Navigation Links
ALS TDI and Gladstone Institutes collaborate to discover potential ALS treatments

CAMBRIDGE, MA and SAN FRANCISCO, CADecember 4, 2012 The ALS Therapy Development Institute (ALS TDI) and the Gladstone Institutes today announced the formation of a research collaboration to speed the discovery of potential treatments for ALS through the preclinical drug development process.

"We are thrilled about the potential this collaboration holds to accelerate ALS therapeutic development," said Steve Perrin, PhD, CEO and Chief Scientific Officer at ALS TDI. "Both our organizations have unique infrastructures, and by linking them this way, we may be able to advance potential treatments faster than before."

Amyotrophic lateral sclerosis (ALS), also known as Lou Gehrig's disease, is a neurodegenerative disease that leads to paralysisand eventually deathdue to the loss of motor neurons in the spinal cord and brain. About 30,000 people in the United States live with the disease at any given time, and the global population of ALS patients is approximately 400,000. Approximately 5,000 new cases of ALS are diagnosed in the United States each year, and there is no known cause, cure or treatment to halt or reverse the disease. The average patient survives only two to five years following their diagnosis.

Under this new agreement, which starts immediately, Gladstone will evaluate potential pharmaceutical compounds using a human model of ALS. Gladstone generated the model by transforming skin cells from ALS patients into stem cells, known as induced pluripotent stem cells (iPS cells), and then programming them into neurons. The technique builds on a discovery for which Shinya Yamanaka, MD, PhD, a Gladstone senior investigator, won the 2012 Nobel Prize in Physiology or Medicine.

This particular iPS-based ALS model includes a gene mutation that produces TDP-43, a protein commonly found in most forms of ALS. Promising drug compounds that pass the initial evaluation process at Gladstone will be fast-tracked for pre-clinical testing at ALS TDI, which will assess the compounds for activity and efficacy in various mouse models of human neurodegeneration.

"We hope our human model of ALS will help us to move quickly and effectively to identify promising therapeutic candidates for ALS," said Gladstone Senior Investigator Steve Finkbeiner, MD, PhD, who is also a professor of neurology and physiology at the University of California, San Francisco, with which Gladstone is affiliated. "The strong evidence that abnormal TDP-43 protein is involved in the development of ALS, coupled with models that may replicate ALS more faithfully than other tools, may speed development of therapies for the thousands of individuals diagnosed with this devastating disease."

Contact: Diane Schrick
Gladstone Institutes

Related biology news :

1. Gladstone, Stanford scientists block toxic protein that plays key role in Lou Gehrigs disease
2. Gladstone scientists identify critical process in stem cell development
3. Gladstone scientist Warner C. Greene receives Washington University School of Medicine Alumni Award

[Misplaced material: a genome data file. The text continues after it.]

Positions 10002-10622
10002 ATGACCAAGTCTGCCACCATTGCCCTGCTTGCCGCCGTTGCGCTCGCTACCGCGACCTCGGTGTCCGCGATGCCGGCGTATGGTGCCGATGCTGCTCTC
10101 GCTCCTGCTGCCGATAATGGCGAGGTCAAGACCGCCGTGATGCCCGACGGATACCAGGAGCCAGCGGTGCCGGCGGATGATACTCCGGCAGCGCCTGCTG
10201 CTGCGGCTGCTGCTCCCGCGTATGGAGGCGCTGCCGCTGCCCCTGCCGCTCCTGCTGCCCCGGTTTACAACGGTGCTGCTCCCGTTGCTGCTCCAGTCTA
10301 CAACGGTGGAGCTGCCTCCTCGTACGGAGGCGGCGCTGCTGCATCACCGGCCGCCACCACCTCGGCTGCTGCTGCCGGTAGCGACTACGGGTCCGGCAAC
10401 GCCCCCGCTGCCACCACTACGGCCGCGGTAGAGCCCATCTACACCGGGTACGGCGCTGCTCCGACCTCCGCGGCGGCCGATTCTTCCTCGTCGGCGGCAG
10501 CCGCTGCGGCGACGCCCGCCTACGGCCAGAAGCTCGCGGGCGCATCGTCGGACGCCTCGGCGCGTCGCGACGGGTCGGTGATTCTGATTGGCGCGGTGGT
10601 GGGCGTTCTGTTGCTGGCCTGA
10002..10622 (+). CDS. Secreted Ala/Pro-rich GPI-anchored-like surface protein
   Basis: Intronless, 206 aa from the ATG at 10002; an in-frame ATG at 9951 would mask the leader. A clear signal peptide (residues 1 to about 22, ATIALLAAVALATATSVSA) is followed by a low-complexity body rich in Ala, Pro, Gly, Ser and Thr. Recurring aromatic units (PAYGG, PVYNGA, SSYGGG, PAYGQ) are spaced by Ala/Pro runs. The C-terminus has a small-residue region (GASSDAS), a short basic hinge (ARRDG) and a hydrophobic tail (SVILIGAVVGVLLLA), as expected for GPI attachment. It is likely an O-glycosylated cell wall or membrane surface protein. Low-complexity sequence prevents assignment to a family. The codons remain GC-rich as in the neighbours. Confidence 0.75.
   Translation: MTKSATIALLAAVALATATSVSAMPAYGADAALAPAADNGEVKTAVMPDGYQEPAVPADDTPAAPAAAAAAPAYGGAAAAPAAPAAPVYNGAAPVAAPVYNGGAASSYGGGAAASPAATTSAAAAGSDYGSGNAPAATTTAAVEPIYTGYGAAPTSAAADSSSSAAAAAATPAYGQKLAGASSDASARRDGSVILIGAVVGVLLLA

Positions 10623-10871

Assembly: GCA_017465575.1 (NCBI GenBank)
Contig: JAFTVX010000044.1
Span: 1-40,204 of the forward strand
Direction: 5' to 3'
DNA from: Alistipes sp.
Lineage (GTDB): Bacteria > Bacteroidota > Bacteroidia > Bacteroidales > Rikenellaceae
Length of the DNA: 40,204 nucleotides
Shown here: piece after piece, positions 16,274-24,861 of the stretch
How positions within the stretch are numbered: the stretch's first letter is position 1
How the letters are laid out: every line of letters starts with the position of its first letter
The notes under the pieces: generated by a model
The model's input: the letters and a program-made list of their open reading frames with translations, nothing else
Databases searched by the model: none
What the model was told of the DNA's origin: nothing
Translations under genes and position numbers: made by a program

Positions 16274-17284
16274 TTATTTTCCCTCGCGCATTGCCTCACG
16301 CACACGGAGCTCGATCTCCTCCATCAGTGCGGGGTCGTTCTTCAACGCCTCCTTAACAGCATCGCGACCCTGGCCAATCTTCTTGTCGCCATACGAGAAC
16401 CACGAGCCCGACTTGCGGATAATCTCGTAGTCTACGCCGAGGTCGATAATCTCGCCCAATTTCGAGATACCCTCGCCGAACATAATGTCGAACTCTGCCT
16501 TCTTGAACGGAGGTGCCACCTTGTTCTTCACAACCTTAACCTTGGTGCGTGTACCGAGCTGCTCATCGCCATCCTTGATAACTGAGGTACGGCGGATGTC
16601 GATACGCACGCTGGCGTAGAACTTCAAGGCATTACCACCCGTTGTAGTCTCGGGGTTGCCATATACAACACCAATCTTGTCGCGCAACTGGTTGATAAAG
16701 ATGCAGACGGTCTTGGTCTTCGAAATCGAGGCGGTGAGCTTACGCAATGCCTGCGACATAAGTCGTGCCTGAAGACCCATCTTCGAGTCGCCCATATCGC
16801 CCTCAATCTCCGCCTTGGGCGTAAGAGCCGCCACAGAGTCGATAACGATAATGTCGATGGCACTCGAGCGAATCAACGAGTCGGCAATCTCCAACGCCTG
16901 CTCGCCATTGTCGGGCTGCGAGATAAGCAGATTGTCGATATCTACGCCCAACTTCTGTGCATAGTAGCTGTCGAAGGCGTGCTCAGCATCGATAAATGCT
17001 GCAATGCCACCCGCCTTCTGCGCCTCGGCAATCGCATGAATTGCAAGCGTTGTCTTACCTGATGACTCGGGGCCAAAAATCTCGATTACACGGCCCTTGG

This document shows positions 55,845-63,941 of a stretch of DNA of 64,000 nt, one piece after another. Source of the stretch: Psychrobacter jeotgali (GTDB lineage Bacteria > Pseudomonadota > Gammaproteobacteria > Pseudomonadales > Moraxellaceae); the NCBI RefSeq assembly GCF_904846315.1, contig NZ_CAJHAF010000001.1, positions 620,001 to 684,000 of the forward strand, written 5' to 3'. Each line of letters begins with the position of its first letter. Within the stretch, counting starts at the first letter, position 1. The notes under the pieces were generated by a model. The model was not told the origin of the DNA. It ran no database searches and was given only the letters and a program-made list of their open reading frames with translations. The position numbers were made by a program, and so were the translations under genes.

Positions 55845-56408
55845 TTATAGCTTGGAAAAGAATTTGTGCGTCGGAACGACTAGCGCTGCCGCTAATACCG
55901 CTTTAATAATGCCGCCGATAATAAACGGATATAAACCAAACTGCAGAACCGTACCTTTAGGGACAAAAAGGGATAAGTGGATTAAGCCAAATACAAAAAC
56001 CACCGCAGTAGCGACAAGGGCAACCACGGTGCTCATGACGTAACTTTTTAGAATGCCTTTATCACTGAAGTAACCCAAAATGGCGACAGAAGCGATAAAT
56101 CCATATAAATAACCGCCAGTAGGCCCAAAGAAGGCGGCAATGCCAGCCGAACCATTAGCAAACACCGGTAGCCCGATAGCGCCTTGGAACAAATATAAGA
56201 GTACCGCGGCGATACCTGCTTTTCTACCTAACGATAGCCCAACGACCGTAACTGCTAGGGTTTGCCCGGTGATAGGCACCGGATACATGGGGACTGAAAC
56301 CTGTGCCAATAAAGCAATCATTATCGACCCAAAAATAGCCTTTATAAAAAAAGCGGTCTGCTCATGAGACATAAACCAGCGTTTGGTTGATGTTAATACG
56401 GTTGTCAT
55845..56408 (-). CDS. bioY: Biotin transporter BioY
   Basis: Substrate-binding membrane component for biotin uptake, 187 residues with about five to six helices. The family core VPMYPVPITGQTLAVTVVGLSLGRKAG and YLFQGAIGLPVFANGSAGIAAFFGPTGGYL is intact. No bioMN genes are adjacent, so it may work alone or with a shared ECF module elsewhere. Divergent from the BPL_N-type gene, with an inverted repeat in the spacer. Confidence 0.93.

4. TGen leads new National Institutes of Health study of brain tumors
5. USDA scientists collaborate with global researchers to advance the mapping of the barley genome
6. Astellas and DNDi to collaborate on new drug discovery research for the treatment of NTDs
7. BGI and Aspera collaborate on high-speed data exchange to advance genome research
8. HUNT Biosciences and SomaLogic collaborate to validate protein biomarkers of cardiovascular risk
9. American University biologist discovers new crab species
10. Hearty organisms discovered in bitter-cold Antarctic brine
11. Microbial missing link discovered after man impales hand on tree branch
Post Your Comments:
(Date:6/1/2016)... , June 1, 2016 ... in Election Administration and Criminal Identification to Boost Global ... a recently released TechSci Research report, " Global Biometrics ... Region, Competition Forecast and Opportunities, 2011 - 2021", the ... billion by 2021, on account of growing security concerns ...
(Date:5/16/2016)... NEW YORK , May 16, 2016   ... authentication solutions, today announced the opening of an IoT ... to strengthen and expand the development of embedded ... provides an unprecedented level of convenience and security with ... to authenticate one,s identity aside from DNA. EyeLock,s platform ...
(Date:5/3/2016)... , May 3, 2016  Neurotechnology, a ... the MegaMatcher Automated Biometric Identification System (ABIS) ... large-scale multi-biometric projects. MegaMatcher ABIS can process multiple ... using any combination of fingerprint, face or iris ... MegaMatcher SDK and MegaMatcher Accelerator , ...
Breaking Biology News(10 mins):
(Date:6/24/2016)... , June 24, 2016  Regular discussions on a range ... place between the two entities said Poloz. Speaking ... Ottawa , he pointed to the country,s inflation ... federal government. "In ... "Both institutions have common economic goals, why not sit down ...
(Date:6/23/2016)... ... 23, 2016 , ... Mosio, a leader in clinical research ... Recruitment and Retention Tips.” Partnering with experienced clinical research professionals, Mosio revisits the ... tools, and strategies for clinical researchers. , “The landscape of how patients receive ...
(Date:6/23/2016)... 23, 2016 A person commits a crime, and ... to track the criminal down. An outbreak of ... Drug Administration (FDA) uses DNA evidence to track down the ... Sound far-fetched? It,s not. The FDA has increasingly used a ... of foodborne illnesses. Put as simply as possible, whole genome ...
(Date:6/23/2016)... NEW YORK , June, 23, 2016  The ... students to envision new ways to harness living systems ... of Modern Art (MoMA) in New York ... more than 130 participating students, showcased projects at MoMA,s ... included Paola Antonelli , MoMA,s senior curator of ...
Breaking Biology Technology: